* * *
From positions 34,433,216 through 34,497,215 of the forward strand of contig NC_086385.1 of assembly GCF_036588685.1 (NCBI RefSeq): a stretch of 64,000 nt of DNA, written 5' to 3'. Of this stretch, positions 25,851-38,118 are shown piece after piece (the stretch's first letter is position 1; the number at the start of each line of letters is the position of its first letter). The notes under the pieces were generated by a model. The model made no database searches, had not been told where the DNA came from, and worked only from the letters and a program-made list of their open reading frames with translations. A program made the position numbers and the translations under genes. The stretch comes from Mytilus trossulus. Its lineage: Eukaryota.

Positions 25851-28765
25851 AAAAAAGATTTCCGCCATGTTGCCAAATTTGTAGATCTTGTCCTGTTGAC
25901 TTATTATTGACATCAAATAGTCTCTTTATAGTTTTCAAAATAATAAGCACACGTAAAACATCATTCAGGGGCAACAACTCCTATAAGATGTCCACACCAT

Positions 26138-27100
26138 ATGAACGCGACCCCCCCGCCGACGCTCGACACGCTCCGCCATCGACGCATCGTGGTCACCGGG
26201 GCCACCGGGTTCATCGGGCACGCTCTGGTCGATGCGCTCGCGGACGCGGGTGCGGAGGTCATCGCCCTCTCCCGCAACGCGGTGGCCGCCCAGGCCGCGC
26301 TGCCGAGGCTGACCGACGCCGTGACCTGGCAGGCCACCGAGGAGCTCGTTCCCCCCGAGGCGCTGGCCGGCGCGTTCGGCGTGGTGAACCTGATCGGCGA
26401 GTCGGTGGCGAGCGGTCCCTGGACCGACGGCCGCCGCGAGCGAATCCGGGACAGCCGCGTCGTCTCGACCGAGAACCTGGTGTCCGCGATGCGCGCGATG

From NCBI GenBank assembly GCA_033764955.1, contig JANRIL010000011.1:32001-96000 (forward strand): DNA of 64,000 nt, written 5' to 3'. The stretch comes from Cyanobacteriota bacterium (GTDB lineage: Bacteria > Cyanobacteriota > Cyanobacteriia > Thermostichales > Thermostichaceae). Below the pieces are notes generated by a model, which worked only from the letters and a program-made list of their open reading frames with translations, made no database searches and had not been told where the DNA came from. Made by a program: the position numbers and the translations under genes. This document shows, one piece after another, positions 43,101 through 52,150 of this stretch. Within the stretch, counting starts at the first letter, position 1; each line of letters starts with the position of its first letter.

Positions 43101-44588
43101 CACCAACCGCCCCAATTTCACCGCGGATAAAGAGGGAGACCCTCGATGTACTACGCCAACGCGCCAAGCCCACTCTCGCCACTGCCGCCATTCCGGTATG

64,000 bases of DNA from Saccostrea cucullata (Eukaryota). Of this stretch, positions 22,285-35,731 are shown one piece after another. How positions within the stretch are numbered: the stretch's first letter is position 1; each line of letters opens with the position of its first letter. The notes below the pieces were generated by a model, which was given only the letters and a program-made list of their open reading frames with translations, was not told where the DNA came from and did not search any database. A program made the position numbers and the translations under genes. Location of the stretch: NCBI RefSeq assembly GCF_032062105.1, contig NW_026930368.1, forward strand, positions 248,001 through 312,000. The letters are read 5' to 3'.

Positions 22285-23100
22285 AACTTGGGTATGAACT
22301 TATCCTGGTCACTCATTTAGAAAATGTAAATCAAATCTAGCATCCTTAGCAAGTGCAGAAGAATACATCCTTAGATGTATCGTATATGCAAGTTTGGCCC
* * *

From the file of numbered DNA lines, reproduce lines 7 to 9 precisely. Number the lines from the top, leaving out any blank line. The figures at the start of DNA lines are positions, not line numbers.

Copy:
26201 GCCACCGGGTTCATCGGGCACGCTCTGGTCGATGCGCTCGCGGACGCGGGTGCGGAGGTCATCGCCCTCTCCCGCAACGCGGTGGCCGCCCAGGCCGCGC
26301 TGCCGAGGCTGACCGACGCCGTGACCTGGCAGGCCACCGAGGAGCTCGTTCCCCCCGAGGCGCTGGCCGGCGCGTTCGGCGTGGTGAACCTGATCGGCGA
26401 GTCGGTGGCGAGCGGTCCCTGGACCGACGGCCGCCGCGAGCGAATCCGGGACAGCCGCGTCGTCTCGACCGAGAACCTGGTGTCCGCGATGCGCGCGATG